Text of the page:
- I am 33 so would graduate about 36/37. Is this too old do you think? Are you worn out by this age if you have been doing it for years?
- I have a disc injury in my back which only flares up every so often. I am assuming I need to be in fairly good physical shape to be a midwife.
- What are the bad parts of the job (apart from the obvious challenges of poorly babies).
Hi, I've pulled out a few things that rang bells with me.
I also started Mid at 33 yo, I'm still in the game, sort of and I'm not worn out but certain parts of the job would be harder for me than others.
- I've developed a disc injury in my back during my course (unrelated) and have had back problems ever since, requiring time off periodically.
It has stopped me from being a MW in full (ie free movement to help women to adopt different positions for labour and birth) but I have worked in all areas since the injuries.
I have now focused on one area (breastfeeding) for numerous reasons, I enjoy it and less movement required.
The part I found the hardest was working on a busy post natal ward full time, I will never do that again.
I did it until I had further injuries.
It can be very hard work but in Vic the ratios help, so when I was working full time I'd have 6 women in the am and 8 in the pm shift but now its 4 women am and pm. Perhaps I could do it and one day I might give it a go.
Difficult parts of the job, the politics of the organisation, any bs with co-workers, rude partners, bossy and arrogant Drs, not being able to do your job properly if busy (ie too many competing needs), having care interfered with (ie if medical intervention occurs when I would consider it not needed or counter-productive).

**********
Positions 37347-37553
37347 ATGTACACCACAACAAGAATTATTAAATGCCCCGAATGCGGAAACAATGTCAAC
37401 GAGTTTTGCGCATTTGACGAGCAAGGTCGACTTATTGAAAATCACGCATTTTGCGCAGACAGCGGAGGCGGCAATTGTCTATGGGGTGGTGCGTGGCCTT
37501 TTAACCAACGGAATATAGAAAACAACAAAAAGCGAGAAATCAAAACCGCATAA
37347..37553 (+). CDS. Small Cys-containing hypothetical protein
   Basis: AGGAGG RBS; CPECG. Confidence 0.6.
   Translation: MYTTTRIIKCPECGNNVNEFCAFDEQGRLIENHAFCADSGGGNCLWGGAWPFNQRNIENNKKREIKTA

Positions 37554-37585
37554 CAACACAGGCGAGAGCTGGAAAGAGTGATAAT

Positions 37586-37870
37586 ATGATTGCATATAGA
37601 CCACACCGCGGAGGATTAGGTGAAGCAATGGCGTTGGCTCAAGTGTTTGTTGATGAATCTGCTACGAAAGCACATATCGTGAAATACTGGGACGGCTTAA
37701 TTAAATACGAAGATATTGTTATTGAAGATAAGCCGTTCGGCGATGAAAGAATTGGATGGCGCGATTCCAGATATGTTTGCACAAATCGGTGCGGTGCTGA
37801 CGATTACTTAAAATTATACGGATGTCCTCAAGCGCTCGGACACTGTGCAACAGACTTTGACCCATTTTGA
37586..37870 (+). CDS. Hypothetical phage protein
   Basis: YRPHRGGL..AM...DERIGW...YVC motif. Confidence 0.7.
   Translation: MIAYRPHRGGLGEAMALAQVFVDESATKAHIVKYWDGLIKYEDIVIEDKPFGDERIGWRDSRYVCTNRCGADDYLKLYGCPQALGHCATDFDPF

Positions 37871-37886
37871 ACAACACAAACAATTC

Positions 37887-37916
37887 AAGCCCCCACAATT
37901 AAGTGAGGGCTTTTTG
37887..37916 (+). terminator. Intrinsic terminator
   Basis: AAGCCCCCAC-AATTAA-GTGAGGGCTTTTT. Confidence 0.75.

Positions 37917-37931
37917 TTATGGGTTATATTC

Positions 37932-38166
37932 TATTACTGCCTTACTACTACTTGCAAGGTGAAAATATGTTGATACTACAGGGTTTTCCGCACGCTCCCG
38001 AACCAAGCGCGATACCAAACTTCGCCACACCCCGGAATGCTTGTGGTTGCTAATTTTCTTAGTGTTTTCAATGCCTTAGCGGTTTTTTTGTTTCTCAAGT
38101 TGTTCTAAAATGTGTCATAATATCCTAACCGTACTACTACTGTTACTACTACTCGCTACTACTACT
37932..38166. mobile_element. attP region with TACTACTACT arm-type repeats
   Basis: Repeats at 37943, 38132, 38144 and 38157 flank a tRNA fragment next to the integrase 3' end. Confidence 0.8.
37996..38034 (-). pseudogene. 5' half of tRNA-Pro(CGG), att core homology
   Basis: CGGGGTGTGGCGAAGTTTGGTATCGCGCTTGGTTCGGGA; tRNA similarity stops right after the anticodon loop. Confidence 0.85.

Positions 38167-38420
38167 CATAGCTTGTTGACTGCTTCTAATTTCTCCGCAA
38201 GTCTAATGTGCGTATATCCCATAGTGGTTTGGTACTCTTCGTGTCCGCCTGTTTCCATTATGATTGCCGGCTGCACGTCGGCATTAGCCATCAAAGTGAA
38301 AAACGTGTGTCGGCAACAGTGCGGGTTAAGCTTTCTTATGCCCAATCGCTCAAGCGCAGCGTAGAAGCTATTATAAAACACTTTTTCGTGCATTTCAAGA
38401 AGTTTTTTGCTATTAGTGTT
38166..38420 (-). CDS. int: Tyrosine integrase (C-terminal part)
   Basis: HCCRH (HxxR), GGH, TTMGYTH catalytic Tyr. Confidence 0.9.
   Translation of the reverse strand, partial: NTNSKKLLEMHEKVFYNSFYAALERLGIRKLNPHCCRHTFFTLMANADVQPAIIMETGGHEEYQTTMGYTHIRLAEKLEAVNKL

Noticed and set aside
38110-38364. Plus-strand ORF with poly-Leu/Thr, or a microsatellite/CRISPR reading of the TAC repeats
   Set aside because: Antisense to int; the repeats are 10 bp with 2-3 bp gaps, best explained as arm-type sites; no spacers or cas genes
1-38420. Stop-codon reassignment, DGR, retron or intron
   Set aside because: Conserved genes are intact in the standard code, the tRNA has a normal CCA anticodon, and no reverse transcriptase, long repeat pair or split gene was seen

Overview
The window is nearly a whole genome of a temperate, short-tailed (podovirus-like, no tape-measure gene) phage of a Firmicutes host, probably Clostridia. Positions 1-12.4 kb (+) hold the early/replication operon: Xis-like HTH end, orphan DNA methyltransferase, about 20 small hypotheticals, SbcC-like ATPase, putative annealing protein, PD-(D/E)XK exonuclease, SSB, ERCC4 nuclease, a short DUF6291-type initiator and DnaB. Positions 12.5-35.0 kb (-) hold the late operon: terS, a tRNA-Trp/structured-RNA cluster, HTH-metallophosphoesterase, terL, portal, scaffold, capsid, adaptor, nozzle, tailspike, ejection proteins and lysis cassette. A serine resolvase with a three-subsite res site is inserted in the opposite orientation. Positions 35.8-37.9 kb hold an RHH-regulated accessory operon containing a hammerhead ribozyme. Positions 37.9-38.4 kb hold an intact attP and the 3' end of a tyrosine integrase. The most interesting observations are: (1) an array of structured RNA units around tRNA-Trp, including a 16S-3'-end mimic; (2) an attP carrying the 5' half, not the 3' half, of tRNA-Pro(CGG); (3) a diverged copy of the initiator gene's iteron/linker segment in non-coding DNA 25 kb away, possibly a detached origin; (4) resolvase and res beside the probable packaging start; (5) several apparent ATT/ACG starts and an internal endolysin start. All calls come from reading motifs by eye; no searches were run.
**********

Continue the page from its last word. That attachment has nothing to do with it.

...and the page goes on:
I don't know much about the Unis (long time ago) but I have students to work with about 50% of my shifts and they come from different Unis with some doing Direct Entry, some Post Grad Dip Mid and some Double degree, and also nursing students and the occasional medical student. I know that are welcomed and cared for well in my Dept and there is always a clinical support person available if needed and they are visited by this person at least once a shift (it seems).
The above difficulties are removed if you have good Admin support, a positive attitude towards the value and profession of Mid, a harmonious working environment (including medical staff), not being too busy (ie access to good staffing levels and adherence to ratios) and good policies and low intervention policies and procedures.
I wish you well, try not to let your age be of issue, it isn't, the back injury could be an issue but may not be and would you want to not go ahead with based on "what ifs". Life is for living.